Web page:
The fundamental opposition to any form of recuperation from craving is the addiction itself , which infiltrates the addict’s ego and varies his perspective and judgement in a way congenial to itself and hostile to any form of convalescence. Whatever is or may become a threat to the craving is normally targeted, devalued, and when possible, destroyed. Because this twisting and subversion of the true ego takes region largely outside the addict’s consciousness he is usually powerless to withstand it. Absence the ability to detached himself( his true ego) from his addiction( his addicted ego) he falsely am of the opinion that his thinking is free and unfettered when it reality it is wholly subservient to the requirements of his addiction. In a certain sense it might even be said that it is the addiction that is doing his thinking for him, though of course he does not recognize this and would defiantly deny it if presented with it. There is a terrible incongruity in the characteristic defiant individualism of the addict- for there is nothing at all individual about the stereotyped biological process of craving, and the defiance that is commonly encountered during active addicts has almost nothing to do with their true-life egoes and what is good for them but with their false egoes and what is good for the craving.” Make me liberty or gives people extinction ,” for the active junkie, truly signifies” Give me my craving or gives people extinction ,”- and even, at times,” Give me my addiction even if it causes my extinction !”
Because the active junkie experiences the world through the eyes of his addiction he necessarily notices those things that are favorable to his continuance of his addiction and he neglects or actively contradicts those that are not . This psychological reality alone practically guarantees that a well-known recuperation technique such as AA will one way or another be found wanting by the alcoholic to whom it has been recommended. Except under principle and unfortunately exceptional circumstances, i.e. when the alcoholic had really and conclusively ”ve had enough” and is therefore willing to do whatever it takes to recover from his alcoholism, the active alcoholic can be expected and are anticipated to aversion and avoid AA meetings for the simple-minded and obvious reason that such meetings pose a formidable threat to the survival and progression of his addiction. The same might be and in fact is true of any method of convalescence from alcoholism, e.g. inpatient or outpatient reclamation programs. The drawback under which all such potential interventions labor in the brains of the drinking alcoholic is the fact that they aim to interfere with his booze and have some history of success in doing so for others! Hence, unless he is in a desperate and thus exceptionally receptive government, he escapes them more carefully than he sometimes seems to avoid the risk of his own fatality from the complications and accidental misfortunes of his alcoholism.( One is sometimes reminded of the old-time movie vampires, hissing and diminishing from the Cross, by the way desperately ill alcoholics in need or care or AA flee in horror and loathing from the very things that can help them, even save ”peoples lives”. Could it perhaps be not the person but the disease that has, vampire-like, overpowered and enslaved him which dreads and thus attempts to hide from everything that might save the person by injuring the disease ?)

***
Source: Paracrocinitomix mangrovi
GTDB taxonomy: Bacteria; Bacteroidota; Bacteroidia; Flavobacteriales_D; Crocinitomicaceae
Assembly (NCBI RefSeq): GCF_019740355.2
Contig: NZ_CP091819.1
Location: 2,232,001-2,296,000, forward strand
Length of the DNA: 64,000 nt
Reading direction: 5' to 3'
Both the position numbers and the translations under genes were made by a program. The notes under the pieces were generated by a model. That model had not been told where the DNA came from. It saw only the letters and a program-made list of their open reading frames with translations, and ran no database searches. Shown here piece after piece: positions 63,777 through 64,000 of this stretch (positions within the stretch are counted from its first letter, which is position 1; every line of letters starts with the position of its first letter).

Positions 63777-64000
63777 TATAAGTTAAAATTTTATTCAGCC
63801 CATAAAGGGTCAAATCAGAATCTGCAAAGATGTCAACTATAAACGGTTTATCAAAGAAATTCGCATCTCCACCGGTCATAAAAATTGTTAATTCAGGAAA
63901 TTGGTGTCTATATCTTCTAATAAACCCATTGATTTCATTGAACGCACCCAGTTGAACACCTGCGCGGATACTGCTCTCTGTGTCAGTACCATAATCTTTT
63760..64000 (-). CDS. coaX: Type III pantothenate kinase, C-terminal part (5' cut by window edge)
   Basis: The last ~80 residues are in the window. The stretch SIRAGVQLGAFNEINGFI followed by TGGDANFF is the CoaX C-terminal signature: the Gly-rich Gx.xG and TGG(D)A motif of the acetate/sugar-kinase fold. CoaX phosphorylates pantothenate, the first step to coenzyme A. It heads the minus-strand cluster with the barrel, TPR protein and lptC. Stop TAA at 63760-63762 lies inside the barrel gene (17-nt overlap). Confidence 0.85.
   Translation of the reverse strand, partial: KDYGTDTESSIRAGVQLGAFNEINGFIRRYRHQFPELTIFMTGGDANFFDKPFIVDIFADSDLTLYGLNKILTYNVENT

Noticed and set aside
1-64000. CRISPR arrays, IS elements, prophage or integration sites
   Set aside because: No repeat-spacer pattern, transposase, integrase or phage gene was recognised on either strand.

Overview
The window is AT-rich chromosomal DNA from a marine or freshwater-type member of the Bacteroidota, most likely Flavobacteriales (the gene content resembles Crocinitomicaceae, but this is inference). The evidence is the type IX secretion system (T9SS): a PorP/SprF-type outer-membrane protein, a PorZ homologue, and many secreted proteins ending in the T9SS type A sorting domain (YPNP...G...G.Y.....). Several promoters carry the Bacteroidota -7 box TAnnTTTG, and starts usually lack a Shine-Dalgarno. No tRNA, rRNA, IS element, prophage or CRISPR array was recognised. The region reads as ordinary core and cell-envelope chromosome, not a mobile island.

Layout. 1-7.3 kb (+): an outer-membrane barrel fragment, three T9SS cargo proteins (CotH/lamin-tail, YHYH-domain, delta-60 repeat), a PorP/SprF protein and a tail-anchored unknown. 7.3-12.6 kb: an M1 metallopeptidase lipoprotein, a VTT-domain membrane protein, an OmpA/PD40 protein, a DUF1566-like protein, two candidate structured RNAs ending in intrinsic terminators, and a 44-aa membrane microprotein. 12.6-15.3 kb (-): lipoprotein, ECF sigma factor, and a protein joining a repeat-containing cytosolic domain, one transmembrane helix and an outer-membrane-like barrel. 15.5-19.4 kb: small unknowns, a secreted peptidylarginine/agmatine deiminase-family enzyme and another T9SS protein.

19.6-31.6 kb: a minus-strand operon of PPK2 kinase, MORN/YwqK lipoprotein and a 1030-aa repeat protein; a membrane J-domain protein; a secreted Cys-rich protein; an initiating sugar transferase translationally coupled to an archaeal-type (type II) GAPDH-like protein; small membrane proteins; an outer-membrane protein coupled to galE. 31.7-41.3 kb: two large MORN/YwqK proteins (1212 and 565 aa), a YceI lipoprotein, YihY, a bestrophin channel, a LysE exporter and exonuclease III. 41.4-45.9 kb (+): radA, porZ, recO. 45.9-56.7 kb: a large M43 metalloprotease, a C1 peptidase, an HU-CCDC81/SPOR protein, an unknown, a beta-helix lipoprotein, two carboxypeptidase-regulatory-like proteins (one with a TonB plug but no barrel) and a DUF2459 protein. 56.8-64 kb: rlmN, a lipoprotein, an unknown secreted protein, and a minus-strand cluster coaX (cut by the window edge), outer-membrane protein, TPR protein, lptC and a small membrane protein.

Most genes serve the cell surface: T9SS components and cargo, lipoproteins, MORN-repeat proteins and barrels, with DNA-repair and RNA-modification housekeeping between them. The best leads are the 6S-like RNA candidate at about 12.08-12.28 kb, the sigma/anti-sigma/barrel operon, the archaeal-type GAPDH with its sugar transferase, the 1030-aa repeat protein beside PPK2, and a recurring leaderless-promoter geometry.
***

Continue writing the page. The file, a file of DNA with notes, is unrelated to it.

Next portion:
This general resistance to anything that might threaten the addiction forms the foundation upon which more precise and localized resistances remainder and from which they glean their strength and, as it were,” take their orders .” Resistance to recovery from addiction is a complex and highly adaptive( for the craving , not for its host !) dynamic process that draws upon the complete resources of the ego and involves all of the ingenuity and ability of the person to protect the craving and to obstruct recovery. Specific obstructions and opposition to recuperation include fear, reproach, embarrassment, mortification, ignorance, grandiosity and repudiation. All of these roadblocks to recovery from addiction are usually involved in the remarkably stereotyped aversion to AA attendance manifested by the typical alcoholic to whom such attendance is recommended by friends, family, or medical professionals.